Klawinski’s previous assignments include, chief instructor, Ordnance Training Detachment, Fort Sill, Okla.; Advanced Individual Training (AIT) platoon sergeant, Fort Sill; Avionics, Armament, & Electrical (AA&E) platoon sergeant, 3rd Battalion 160th Special Operations Aviation Regiment (SOAR) (Airborne), Hunter Army Airfield, Ga.; section sergeant, 2-160th SOAR (Airborne), Fort Campbell, Ky. Klawinski has deployed five times in support of Operation Iraqi Freedom and five times in support of Operation Enduring Freedom.

His education includes the AIT Platoon Sergeant Course (commandant’s list), Ordnance Senior Leaders Course, Electronic Maintenance Advanced Leaders Course (leadership award), Basic Leaders Course, Common Faculty Development Program Instructor Course, Master Resilience Training Course, Equal Opportunity Leaders Course, Survive Evade Resist and Escape (SERE-C High Risk) Course, Airborne School, Air Assault School, and Enlisted Combat Skills (Green Platoon).

Klawinski’s awards and decorations include the Bronze Star Medal, Meritorious Service Medal, Army Commendation Medal (with two oak leaf clusters (OLC)), Army Achievement Medal, Army Good Conduct Medal (fifth award), National Defense Service Medal, Afghanistan Campaign Medal (with four campaign stars), Iraqi Campaign Medal (with third campaign star), Global War On Terrorism Expeditionary Medal, Global War on Terrorism Medal, Non-Commissioned Officer Professional Development Ribbon (with numeral 3), Army Service Ribbon, NATO Non-Article 5 Medal, Presidential Unit Citation, Meritorious Unit Citation, Air Force Meritorious Unit Citation, Basic Aviation Badge, Basic Parachutist Badge, Air Assault Badge, Basic Drivers Badge, and the German Schützenschnur. Klawinski is also a recipient of the Honorable Order of Samuel Sharp.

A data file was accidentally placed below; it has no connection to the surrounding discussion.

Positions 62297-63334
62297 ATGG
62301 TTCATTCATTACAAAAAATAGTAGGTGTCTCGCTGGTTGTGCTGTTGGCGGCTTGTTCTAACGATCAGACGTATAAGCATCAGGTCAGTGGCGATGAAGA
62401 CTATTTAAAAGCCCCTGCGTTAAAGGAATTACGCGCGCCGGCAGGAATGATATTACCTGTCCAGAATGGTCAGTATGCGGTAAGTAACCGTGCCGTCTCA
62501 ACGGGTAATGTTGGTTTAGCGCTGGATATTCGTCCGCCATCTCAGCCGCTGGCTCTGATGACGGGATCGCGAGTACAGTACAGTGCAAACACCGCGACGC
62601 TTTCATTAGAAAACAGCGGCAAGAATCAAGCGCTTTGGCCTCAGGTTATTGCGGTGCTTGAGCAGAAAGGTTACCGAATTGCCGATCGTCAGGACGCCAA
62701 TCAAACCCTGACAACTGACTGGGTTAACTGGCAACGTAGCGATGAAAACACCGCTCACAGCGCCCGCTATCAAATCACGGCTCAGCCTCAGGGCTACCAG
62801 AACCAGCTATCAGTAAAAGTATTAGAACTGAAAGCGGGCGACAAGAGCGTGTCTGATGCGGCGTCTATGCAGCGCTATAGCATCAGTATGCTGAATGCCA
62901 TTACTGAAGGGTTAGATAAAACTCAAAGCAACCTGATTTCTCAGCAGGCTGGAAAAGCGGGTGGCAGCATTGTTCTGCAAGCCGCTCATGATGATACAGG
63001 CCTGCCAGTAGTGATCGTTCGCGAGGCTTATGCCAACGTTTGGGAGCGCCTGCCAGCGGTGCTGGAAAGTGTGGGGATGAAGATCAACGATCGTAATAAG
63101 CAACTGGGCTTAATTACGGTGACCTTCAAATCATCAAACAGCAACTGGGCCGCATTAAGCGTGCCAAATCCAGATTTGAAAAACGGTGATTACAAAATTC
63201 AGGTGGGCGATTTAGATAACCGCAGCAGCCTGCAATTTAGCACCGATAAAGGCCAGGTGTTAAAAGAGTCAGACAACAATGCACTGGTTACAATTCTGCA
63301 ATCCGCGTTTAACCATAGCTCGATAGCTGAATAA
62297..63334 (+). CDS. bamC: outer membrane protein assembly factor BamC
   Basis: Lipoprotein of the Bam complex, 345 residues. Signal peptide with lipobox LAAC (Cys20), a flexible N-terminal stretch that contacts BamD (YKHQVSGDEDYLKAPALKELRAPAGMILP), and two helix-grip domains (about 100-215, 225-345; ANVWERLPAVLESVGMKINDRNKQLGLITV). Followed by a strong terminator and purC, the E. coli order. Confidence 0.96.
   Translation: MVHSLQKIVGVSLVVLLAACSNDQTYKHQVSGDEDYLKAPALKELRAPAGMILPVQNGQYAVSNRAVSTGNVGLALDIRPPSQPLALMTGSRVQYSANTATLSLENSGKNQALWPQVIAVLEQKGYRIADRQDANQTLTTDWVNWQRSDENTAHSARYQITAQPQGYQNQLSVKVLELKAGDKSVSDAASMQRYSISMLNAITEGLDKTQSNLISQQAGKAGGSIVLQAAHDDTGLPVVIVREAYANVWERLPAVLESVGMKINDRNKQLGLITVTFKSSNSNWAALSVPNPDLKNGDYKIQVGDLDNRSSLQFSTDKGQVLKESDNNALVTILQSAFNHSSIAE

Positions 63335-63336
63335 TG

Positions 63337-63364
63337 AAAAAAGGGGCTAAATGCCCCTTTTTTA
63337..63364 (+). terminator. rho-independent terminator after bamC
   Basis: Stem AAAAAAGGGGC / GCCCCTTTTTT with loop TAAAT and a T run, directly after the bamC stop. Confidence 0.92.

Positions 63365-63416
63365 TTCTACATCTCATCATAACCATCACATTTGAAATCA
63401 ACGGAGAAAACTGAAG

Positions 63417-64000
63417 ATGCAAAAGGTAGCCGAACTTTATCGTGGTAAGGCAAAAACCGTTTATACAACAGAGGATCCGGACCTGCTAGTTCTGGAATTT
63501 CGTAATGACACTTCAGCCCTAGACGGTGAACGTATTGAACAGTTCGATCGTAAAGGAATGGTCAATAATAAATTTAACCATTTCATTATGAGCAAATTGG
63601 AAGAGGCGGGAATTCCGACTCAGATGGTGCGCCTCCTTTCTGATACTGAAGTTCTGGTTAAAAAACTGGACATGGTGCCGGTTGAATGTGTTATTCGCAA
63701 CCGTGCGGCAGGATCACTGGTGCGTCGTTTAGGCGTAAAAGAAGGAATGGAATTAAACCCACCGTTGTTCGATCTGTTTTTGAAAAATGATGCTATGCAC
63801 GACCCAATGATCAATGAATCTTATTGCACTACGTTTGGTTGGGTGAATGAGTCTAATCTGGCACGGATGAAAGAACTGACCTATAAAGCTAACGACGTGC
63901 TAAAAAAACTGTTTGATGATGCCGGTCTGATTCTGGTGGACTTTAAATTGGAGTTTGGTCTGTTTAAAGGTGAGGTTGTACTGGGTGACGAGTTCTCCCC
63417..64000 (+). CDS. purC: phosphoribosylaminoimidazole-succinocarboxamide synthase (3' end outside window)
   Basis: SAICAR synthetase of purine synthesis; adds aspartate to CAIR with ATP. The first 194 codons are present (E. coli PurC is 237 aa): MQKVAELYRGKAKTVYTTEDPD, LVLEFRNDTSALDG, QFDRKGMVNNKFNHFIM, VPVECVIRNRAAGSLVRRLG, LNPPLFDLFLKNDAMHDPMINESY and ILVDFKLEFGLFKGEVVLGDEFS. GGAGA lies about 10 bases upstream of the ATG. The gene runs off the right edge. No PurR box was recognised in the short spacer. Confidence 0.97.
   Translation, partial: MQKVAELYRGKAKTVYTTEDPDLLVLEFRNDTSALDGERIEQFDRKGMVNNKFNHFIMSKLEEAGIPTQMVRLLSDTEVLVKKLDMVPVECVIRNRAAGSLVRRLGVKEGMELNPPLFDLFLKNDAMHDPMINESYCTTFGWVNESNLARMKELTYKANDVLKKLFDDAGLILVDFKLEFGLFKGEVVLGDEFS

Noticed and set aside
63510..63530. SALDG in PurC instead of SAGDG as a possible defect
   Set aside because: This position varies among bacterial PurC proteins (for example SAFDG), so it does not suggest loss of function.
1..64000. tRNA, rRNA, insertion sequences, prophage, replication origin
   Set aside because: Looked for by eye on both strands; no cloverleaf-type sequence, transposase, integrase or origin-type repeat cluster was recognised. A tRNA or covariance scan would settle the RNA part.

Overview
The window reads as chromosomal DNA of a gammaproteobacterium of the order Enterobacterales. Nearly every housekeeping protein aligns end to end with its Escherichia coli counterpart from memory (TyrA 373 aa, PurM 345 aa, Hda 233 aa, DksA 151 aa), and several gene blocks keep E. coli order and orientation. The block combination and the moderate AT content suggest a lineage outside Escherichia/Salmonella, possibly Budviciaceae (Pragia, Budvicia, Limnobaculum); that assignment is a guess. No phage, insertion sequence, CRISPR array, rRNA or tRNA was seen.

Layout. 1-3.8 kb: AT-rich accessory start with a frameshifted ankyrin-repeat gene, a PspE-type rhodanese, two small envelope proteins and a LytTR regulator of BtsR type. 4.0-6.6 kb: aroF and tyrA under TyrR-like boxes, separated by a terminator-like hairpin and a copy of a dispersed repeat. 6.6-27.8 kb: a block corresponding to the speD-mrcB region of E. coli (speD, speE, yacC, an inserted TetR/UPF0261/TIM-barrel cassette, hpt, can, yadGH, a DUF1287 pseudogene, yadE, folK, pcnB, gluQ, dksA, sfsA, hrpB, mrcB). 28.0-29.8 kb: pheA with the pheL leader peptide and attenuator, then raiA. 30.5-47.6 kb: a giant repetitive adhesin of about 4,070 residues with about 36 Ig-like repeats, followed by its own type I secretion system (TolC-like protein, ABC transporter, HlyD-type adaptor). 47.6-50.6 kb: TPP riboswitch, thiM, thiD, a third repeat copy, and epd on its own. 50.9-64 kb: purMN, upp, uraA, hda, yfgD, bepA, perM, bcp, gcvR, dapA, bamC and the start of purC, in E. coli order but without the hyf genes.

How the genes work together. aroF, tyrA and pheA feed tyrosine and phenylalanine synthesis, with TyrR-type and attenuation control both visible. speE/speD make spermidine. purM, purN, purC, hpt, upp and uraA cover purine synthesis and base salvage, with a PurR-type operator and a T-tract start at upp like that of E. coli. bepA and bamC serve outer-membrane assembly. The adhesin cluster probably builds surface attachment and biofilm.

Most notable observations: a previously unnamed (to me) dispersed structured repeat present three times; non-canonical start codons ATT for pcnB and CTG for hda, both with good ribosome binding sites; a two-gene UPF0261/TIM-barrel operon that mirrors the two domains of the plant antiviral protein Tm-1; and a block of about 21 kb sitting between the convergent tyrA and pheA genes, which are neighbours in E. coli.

Klawinski is married to the former Melissa Anne Roberts of Woodstock, Georgia. Together they have two daughters, Ava and Addison.

In-coming students
Detachment Charge of Quarters (CQ)
Building #1653
In-coming permanent party
Operations Section
Building #3041

All Graduations will be conducted at 0900 unless otherwise noted.

94 M Grad Dates:

4 Oct 2017
3 Nov 2017
1 Dec 2017
19 Jan 2018
9 Feb 2018
2 Mar 2018
5 Mar 2018
23 Mar 2018
10 May 2018
1 Jun 2018
21 Jun 2018

94 S Grad Dates

11 Oct 2017
6 Nov 2017
29 Nov 2017
9 Jan 2018
7 Mar 2018
16 Feb 2018
23 Mar 2018
13 Apr 2018
11 May 2018